2. Average Lifespan
3. Average Size & Weight
4. Breed Personality/Characteristics/Temperament
6. Ideal Owners
It is generally accepted that the Pug originated in China.
Bred to adorn the laps of the Chinese sovereigns during the Shang Dynasty (1600-1046 BC), in East China.
Around 900 AD the word "Lo-chiang-sze" was used in the Peking area to describe a small dog that has short legs, a short head and short hair.
There is also Chinese artwork depicting two dogs, one in a reclining position, the other in a sitting position. Both figures have a curled tail, the ears are small and forward like 'Button' ears, they have a blunt face with wrinkles easily discernible, they have large round eyes, and a short coat is easily seen. This artwork predates the Christian era by several hundred years and clearly shows what was termed "Fu" or "Foo" dogs.
There is little, if any, doubt that this "Fu" dog is the breed nowdays we all know and love as the Pug.
Around 1 AD the term "Pai" came into use in China, referring to a small dog with short legs and a short head. Emperor Ling To (168-190 AD) bred pai dogs with females receiving the same status as his wives. They were fed nothing but the best rice and meat available. If anyone attempted to steal them, he or she was sentenced to death.
The Pug's popularity spread to Tibet, where they were mainly kept by monks, then went onto Japan, becoming very dear to the ladies of Japan.
"Wo Tzu" became the Japanese word for the Chinese pai dog. During this time, Pugs were also imported into Russia and Spain.
During the early part of the 16th century the Dutch were trading in the orient and it is known that the Dutch cherished the Pugs. It is their art that gives us a much more factorial background for the breed. In 1572, the King of Holland, William the Silent, took his Pugs with him when he waged war against the Spanish. Amazingly, one of William's Pugs woke him in time to save him from being assinated.
The Pug made its way to England via Holland when Prince William traveled from Holland to England to ascend his throne in 1688, Pugs attending the ceremony wearing orange ribbons. 1 year later, Prince William's wife, Mary II, arrived with her Pugs that also wore orange ribbons. The Pug became the official dog of the House of Orange.
The word "pug" may have come from the Old English "pugg" or "puge", which were affectionate terms for a playful little devil or monkey. The breed is often summarized as "multum in parvo" ("much in little"), describing the Pug's remarkable personality despite its small size.
With the introduction of other toy dogs, the Pug began to loose its popularity in England and there was a danger at one time that the breed would become extinct, but more stock was introduced from Holland and Austria in the reign of George the Third, and this gave the breed a new lease of life.
The breed in Australia has been kept going by importations from England, Holland, United States and many other different countries at different times.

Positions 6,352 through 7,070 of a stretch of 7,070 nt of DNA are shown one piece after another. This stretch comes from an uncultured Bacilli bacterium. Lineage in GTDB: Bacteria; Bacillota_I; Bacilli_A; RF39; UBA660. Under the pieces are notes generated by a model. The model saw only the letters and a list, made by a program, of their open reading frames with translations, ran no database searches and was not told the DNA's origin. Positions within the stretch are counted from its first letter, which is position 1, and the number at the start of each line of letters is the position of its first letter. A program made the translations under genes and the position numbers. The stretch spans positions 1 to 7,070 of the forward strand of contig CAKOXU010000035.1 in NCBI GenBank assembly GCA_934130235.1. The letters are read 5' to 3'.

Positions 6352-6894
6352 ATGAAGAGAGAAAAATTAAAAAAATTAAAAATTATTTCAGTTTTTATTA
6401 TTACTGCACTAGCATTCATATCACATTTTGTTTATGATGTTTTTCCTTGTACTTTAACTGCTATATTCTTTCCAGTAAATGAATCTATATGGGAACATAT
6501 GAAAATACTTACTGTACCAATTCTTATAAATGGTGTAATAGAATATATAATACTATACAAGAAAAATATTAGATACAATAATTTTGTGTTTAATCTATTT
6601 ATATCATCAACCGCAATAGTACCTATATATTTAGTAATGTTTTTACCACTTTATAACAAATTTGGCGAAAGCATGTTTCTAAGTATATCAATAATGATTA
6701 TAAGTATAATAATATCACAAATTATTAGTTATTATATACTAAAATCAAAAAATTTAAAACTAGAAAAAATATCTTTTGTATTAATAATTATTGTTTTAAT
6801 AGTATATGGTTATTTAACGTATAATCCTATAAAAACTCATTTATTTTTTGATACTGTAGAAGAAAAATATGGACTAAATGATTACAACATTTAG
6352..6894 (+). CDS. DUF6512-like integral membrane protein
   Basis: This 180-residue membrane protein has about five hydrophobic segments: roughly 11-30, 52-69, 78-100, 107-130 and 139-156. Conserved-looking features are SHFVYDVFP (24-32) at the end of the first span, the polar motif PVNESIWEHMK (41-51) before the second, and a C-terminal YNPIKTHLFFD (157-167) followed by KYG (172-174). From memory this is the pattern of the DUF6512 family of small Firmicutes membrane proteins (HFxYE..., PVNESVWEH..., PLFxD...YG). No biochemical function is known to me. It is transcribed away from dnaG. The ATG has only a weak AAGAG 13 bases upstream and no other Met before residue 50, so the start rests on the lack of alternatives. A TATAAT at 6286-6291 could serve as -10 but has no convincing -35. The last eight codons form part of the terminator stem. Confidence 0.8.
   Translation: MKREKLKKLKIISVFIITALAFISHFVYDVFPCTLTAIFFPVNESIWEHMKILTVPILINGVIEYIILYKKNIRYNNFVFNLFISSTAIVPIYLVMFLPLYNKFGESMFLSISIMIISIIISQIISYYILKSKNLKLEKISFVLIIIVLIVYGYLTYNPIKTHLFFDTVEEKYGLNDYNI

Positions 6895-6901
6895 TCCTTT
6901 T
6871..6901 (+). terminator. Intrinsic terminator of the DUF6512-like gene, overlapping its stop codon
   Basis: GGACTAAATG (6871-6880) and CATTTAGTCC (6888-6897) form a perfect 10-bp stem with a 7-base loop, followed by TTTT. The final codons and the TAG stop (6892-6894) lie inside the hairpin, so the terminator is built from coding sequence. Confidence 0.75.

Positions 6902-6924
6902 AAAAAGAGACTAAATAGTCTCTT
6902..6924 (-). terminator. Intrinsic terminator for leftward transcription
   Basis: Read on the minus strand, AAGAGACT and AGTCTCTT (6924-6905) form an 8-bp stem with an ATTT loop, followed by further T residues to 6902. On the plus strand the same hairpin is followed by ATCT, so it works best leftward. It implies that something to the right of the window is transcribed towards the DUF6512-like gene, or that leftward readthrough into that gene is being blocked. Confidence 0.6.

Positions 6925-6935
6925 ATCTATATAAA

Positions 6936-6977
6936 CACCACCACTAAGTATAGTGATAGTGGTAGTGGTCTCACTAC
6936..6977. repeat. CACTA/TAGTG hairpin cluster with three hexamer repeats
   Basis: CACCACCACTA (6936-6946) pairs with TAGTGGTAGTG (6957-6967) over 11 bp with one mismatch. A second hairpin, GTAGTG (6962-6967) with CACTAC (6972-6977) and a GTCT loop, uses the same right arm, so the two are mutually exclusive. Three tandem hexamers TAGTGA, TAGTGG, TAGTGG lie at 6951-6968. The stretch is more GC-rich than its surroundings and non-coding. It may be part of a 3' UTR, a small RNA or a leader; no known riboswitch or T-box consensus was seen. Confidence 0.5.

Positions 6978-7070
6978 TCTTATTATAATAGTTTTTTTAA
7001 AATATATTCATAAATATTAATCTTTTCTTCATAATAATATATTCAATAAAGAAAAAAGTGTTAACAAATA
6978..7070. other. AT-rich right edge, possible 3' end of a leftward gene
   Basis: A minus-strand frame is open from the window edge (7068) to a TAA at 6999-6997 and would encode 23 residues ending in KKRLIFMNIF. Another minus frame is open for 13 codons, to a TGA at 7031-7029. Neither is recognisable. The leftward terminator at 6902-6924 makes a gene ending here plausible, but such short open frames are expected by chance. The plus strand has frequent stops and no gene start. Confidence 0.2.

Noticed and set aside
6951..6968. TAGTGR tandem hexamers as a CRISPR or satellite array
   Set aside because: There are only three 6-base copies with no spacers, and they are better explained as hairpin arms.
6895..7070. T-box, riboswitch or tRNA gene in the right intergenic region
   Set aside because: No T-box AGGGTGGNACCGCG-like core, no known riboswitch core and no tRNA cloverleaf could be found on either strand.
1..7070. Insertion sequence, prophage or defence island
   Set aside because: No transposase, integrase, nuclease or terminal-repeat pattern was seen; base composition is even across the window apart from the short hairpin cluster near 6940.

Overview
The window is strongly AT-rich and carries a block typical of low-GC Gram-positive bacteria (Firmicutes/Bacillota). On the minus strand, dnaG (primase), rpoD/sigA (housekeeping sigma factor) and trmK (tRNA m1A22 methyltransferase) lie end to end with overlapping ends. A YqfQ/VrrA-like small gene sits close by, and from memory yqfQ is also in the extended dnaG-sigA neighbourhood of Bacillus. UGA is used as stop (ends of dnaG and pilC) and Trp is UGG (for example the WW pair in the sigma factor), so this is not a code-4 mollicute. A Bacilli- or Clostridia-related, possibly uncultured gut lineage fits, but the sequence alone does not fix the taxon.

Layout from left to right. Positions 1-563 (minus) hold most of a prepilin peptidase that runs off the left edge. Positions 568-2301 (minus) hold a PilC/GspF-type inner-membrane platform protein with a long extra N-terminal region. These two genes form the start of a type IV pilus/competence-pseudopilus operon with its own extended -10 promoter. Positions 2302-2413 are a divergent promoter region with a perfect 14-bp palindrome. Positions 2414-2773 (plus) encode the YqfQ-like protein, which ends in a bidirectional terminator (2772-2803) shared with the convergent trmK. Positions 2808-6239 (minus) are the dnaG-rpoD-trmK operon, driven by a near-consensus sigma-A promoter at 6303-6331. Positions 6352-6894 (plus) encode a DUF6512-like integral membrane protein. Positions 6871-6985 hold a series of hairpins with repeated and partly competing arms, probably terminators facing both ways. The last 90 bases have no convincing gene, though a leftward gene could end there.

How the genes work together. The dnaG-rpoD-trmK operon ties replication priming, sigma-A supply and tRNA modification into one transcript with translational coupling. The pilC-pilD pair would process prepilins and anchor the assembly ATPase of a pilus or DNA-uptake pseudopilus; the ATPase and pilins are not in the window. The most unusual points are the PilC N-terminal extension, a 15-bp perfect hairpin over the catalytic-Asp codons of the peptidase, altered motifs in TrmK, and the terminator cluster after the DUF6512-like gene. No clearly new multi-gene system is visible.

Pugs can live in excess of 12 years and consideration should be given by prospective owners to the commitment they are making before purchasing a puppy.
Average Size & Weight
There is no size requirement for a Pug, but the weight should be between 8 kg and 10 kg.
The perfect blend of little dog appeal, wistfullness, big stamina and courage is to be found in the adorable creature - the Pug.
Personality - The Pug is it.
If you only have a small yard or live in a unit, the Pug is for you.
If you have hectares of ground, they are still the dog for you being sturdy and swift.
The Pug adapts easily to their living environment, however he does not prefer to live in a kennel or basement like area that is seperate from his loved ones. The Pug wants and needs to be an integral part of his family's life.
The Pug abounds with charm and dignity, which causes him to be a clown one minute and a crowned prince the next. If he wants your attention, he will figure out a method to obtain it.
They adore children and are sensitive to their size, knowing when to play gently with small children and more assertively with an older child.
Cleanliness is a definite trait in the breed. It is not unusual to see a Pug washing their face with their front paws. They do not like to be dirty and enjoy their bath times. As cleanliness is a priority, paper training your Pug is easy.
Oh yea, when it is pouring rain outside they will give you that "no way" expression,
ignoring you until you get the rain gear and umbrella !!
Pugs, being intelligent and tending to independence, are not the easiest dogs to train, but they are most certainly trainable, it does them a lot of good to have a purpose in life.
During training, it is very important that your Pug is absolutely confident of their place in the "pack," or their human family.
A local obedience club will put you on the right track and introduce you to another aspect to owning a dog and it becoming a companion, not just a pet!
They are good with children.
They are excellent companion dogs.
They love to be with people.
They are sturdy little dogs.
They will give you lots of big wet kisses.
They are the natural clowns of the dog world.
They will keep you laughing.
They snore, wheeze, grunt, snort and sneeze in your face.
Oh yes, they do fart!! (phew)
Now you know a little about the Pug and have decided this is the dog for you or you want more information, please don't hesitate to contact us and we will be happy to answer questions or provide any advice you may need.
A Pug is a best friend for life